On Greg Laden's Blog, I've been joining the discussion a bit about race and its meaninglessness as a biological thing for humans. If you want to take that up, please join that thread. Here, I'm taking up the more genealogical side of relationship.
I've mentioned before that I've been doing some genealogy. This has included running mitochondrial and Y chromosome DNA samples. (Well, having someone else do so :-) The mitochondria pass solely from mother to child, so it gives a pointer on where my strictly matrilineal line comes from. The Y chromosomes pass strictly from father to son, so points to where the strictly patrilineal side comes from. In both cases 'points' is a generous description for something that really means 'within a few thousand miles, give or take a lot'. For the strictly patrilineal, I already 'know' the location outside the US (colonies as it turned out) -- Leonhart Krumbein of Strasbourg, who came in 1754 on the ship Brothers.
For the strictly matrilineal side, I had some hope of an interesting result. That side runs back to the early history of Maryland, and then is lost. Could have been that one of the women was a Native American. I'd have liked that. Unfortunately, both sides point to the most common haplogroups in Europe (H for the maternal side, R for the paternal). So no great surprises or novelty there. Oh well. It also established (not that this was a question) that I'm a mutant. (So are you, don't worry.) My mitochondria differ in 7 places (out of about 1500 checked) from the reference sequence. A little looking around shows one of the mutations to be fairly uncommon, even though the rest are very common.
By the time we're looking at 10 generations back (which is where I've tracked, loosely, the matrilineal side to), we've got 1024 ancestors. These tests only speak to 2 of those 1024. Quite a lot of variety could exist in the remaining 1022, but it won't show up in these two parts of our genome. At 20 generations back (about 1350), we've got about a million ancestors. That starts to get interesting, as it gets to be comparable to the population of significant areas (all of England at the time, for instance). Go to 30 generations (about 1050) and there are a billion ancestors -- greater than the population of the world at the time. Make it 40 generations, about 750, back to grandpa Chuck, and we've got a trillion ancestors -- more than 2000 times the world population of the time.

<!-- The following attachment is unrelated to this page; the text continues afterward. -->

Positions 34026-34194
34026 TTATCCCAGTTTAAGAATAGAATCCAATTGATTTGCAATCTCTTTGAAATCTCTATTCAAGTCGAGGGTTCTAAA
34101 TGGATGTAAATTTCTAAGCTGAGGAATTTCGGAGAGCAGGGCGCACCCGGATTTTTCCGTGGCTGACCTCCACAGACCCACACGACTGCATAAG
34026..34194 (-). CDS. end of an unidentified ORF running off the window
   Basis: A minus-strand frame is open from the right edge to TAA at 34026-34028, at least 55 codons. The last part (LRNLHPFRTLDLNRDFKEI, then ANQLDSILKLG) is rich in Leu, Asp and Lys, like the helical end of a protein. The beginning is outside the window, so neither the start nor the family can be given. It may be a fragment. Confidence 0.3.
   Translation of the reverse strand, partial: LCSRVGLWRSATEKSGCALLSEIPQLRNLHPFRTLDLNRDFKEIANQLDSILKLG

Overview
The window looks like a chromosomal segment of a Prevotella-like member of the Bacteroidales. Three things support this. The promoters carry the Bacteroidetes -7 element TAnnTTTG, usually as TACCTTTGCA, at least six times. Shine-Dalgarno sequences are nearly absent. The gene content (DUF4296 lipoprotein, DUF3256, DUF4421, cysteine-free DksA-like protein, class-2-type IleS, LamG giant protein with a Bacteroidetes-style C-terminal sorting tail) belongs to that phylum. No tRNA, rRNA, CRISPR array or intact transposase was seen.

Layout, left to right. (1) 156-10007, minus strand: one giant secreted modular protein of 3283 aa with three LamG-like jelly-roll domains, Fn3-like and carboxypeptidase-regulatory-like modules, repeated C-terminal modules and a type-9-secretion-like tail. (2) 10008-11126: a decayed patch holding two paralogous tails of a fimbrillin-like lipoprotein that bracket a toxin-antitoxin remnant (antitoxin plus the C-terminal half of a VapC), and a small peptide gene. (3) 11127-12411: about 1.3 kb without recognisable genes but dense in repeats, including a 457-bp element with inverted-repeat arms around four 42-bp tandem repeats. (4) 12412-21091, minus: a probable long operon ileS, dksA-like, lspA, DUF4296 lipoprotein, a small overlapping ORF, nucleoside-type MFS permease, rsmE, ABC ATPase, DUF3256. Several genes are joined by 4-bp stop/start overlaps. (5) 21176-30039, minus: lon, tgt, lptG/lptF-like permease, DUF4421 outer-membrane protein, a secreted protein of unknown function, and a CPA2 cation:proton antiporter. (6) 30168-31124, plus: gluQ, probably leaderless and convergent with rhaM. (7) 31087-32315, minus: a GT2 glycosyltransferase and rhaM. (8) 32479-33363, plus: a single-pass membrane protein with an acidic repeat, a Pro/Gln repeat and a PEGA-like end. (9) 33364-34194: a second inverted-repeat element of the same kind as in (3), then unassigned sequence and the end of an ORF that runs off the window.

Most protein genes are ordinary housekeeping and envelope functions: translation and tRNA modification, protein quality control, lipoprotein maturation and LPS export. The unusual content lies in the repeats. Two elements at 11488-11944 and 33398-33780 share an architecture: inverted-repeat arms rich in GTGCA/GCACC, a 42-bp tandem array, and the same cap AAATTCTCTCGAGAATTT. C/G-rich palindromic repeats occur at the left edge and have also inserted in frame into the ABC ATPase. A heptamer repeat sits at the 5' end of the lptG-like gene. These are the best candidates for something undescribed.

Grandpa Chuck is Charlemagne, who shows up in my tree. Given world population at the time, he probably shows up at least 2000 times in my tree if the whole thing were to be discovered. Back in college a friend (hi Derek) mentioned his descent from Charlemagne. This was before I knew about pedigree collapse so I was skeptical. Now that I do, it's more the converse -- it'd take evidence to show that you (for any of you, anywhere in the world) do not share him as an ancestor. Pedigree collapse is this business that as you go back in time, world population drops, but your number of ancestors keeps increasing. You hit a point where the same person must show up multiple times in your ancestry.
Related is that with a trillion slots to fill in your ancestry, even some connections that may seem intuitively unlikely are certain to happen. Intuition isn't a very good guide when numbers get large (among other times).
So I already know my real list of relatives -- everybody, everywhere. The only question would be how closely related we are. Even before starting the genealogy, I'd realized this. Even after greatly extending my knowledge of who came from where, 60% of the 'where' is still unknown. I take the rest of the world in that 60%.
36 minutes ago